Sometimes wisdom comes from the most unlikely of sources.
Sometimes it comes not from the best role model or the most perfect person.
Sometimes, in fact, it comes from a cold, hardened, criminal; from someone who's responsible for the deaths of countless people; who made his name and fortune trading in products that everyday ruin and take the lives of so many.
Sometimes, a drug lord like Pablo Escobar, can say something insightful and meaningful.
I'm often reminded of something in particular he once said. And it goes as follows:
"There are two hundred million idiots, manipulated by a million intelligent men."
In many ways, it was the story of his life - the idea that the weak are always more numerous than the strong, and that the strong will always control the weak.
It's how a single man can rise to the top of a multi-billion dollar drug trafficking industry. It's how a poor man from Colombia can become one of the wealthiest and most powerful men in the world. It's how he can keep that power in a business where no man is a friend through fear and coercion, violence and bribery.
The strong feed on the weak.
They take advantage of them. They use and abuse them to get what they want, how they want it. They exploit what kindness they find and make of it what they will - for their own gain, for their own illicit reasons.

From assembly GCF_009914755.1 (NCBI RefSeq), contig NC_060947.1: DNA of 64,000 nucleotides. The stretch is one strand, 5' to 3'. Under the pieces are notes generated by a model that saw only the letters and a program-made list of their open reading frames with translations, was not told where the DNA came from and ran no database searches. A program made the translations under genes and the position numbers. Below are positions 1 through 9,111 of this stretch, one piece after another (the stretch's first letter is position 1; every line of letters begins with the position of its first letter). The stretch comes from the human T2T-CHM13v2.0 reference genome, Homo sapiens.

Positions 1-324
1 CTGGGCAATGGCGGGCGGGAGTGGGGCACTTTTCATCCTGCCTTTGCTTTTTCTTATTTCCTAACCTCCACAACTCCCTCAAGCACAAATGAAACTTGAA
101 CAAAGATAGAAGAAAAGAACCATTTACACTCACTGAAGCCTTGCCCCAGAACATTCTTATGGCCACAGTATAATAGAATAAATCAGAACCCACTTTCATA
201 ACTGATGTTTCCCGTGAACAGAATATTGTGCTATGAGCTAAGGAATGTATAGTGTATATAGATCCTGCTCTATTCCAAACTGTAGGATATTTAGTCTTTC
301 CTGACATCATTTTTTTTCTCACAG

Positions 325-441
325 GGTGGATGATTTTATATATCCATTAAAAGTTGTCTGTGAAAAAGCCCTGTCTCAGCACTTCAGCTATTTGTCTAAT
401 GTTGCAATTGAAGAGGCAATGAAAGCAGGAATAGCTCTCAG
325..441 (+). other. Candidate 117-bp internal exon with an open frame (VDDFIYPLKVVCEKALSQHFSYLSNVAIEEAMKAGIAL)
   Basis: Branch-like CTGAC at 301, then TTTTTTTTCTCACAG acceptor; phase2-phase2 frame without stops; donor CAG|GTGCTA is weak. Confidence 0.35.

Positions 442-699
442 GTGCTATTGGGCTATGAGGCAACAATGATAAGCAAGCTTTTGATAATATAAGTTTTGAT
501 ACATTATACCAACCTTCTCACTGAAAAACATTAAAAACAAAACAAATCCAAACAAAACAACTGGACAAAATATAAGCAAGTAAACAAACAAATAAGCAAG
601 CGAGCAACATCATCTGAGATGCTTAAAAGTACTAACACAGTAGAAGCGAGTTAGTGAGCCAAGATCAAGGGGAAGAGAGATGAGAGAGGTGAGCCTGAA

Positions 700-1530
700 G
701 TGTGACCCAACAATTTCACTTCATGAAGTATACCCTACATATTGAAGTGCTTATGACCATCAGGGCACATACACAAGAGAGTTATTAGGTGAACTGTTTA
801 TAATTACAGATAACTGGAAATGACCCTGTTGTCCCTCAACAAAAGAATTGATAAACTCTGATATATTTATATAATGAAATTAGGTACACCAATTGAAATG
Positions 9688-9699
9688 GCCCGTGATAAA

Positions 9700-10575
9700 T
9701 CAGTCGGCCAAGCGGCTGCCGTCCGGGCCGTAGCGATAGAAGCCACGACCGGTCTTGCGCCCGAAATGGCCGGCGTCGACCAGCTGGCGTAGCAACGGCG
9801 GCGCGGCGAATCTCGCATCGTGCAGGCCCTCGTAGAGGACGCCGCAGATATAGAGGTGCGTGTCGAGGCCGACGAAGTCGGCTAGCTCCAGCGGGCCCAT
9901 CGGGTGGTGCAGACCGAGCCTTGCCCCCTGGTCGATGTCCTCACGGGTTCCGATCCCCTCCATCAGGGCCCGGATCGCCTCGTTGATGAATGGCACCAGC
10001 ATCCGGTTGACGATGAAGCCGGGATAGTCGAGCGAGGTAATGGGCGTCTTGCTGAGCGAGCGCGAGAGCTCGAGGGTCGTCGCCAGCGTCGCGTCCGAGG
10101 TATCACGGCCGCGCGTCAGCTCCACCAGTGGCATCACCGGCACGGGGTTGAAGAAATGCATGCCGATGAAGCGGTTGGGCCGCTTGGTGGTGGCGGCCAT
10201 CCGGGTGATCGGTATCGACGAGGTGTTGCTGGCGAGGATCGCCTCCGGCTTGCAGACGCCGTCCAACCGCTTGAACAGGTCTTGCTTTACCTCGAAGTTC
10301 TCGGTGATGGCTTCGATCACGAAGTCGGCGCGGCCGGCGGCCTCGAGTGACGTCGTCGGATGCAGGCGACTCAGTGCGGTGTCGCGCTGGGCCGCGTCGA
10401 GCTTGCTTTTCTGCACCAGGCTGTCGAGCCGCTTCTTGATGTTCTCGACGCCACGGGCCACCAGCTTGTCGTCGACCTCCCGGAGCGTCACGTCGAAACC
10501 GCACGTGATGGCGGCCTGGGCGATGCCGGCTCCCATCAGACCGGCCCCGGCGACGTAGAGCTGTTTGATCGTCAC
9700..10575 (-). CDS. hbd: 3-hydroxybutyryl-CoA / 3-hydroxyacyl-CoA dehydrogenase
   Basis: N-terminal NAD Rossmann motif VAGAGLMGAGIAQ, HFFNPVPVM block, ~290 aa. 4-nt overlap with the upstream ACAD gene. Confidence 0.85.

Pablo Escobar was surely a master at this.
But though it's likely none of us knows a Pablo Escobar, it is likely that we know the feeling of which he speaks.
Because if you are coming from a place of weakness in life - from a past filled with sadness or pain or depression, and a life of being shy, and forgotten, and hopeless - it's likely we were once one of those 200 million men of which he spoke.
It was us taken advantage of.
It was us used and abused and picked on.
It was us who perpetually felt inadequate, weak, helpless.
Such is the reality of life - that one must inevitably dominate another, even if only in the most subtle of ways, in any given interaction.
As we improve our lives and our selves, we must be conscious of where it is we fall in this spectrum. We must be aware that our actions come from a place of strength, rather than weakness, from a desire to fulfill our own desires, rather than those of whoever might pressure or coerce us.
Adam Alvarado is the founder of, and principal contributor to, The Last Broken Home, a personal development blog dedicated to the journey from teenage depression to self esteem.
Central to the site is the idea that all people all people, regardless of parental participation and quality, are raised in an environment that in some way proves an obstacle to their full and complete emotional and mental maturity; that the tendency for anxiety and depression, indecision and stagnation found in most adults is best explained through the learned behaviors of their youth, and therefore best addressed there in others.
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